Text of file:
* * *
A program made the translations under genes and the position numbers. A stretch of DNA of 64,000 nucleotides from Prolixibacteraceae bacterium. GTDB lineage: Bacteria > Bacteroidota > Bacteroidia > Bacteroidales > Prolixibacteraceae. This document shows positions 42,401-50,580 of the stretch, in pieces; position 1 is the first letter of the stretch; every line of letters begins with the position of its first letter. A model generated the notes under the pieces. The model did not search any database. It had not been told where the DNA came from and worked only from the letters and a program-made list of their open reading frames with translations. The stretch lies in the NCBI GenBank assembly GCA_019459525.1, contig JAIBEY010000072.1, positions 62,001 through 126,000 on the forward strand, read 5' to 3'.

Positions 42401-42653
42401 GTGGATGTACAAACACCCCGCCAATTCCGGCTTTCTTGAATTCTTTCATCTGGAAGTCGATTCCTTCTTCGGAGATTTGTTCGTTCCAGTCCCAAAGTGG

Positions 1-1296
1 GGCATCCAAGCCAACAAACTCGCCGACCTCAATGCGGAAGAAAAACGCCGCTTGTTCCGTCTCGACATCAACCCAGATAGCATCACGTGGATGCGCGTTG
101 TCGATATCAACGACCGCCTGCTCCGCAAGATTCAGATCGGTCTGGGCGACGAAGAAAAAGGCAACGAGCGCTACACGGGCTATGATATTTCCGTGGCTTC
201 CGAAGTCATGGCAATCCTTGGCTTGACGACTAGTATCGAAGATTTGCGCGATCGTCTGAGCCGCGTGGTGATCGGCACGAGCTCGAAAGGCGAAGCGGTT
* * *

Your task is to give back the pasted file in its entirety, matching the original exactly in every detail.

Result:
A program made the translations under genes and the position numbers. A stretch of DNA of 64,000 nucleotides from Prolixibacteraceae bacterium. GTDB lineage: Bacteria > Bacteroidota > Bacteroidia > Bacteroidales > Prolixibacteraceae. This document shows positions 42,401-50,580 of the stretch, in pieces; position 1 is the first letter of the stretch; every line of letters begins with the position of its first letter. A model generated the notes under the pieces. The model did not search any database. It had not been told where the DNA came from and worked only from the letters and a program-made list of their open reading frames with translations. The stretch lies in the NCBI GenBank assembly GCA_019459525.1, contig JAIBEY010000072.1, positions 62,001 through 126,000 on the forward strand, read 5' to 3'.

Positions 42401-42653
42401 GTGGATGTACAAACACCCCGCCAATTCCGGCTTTCTTGAATTCTTTCATCTGGAAGTCGATTCCTTCTTCGGAGATTTGTTCGTTCCAGTCCCAAAGTGG

Positions 1-1296
1 GGCATCCAAGCCAACAAACTCGCCGACCTCAATGCGGAAGAAAAACGCCGCTTGTTCCGTCTCGACATCAACCCAGATAGCATCACGTGGATGCGCGTTG
101 TCGATATCAACGACCGCCTGCTCCGCAAGATTCAGATCGGTCTGGGCGACGAAGAAAAAGGCAACGAGCGCTACACGGGCTATGATATTTCCGTGGCTTC
201 CGAAGTCATGGCAATCCTTGGCTTGACGACTAGTATCGAAGATTTGCGCGATCGTCTGAGCCGCGTGGTGATCGGCACGAGCTCGAAAGGCGAAGCGGTT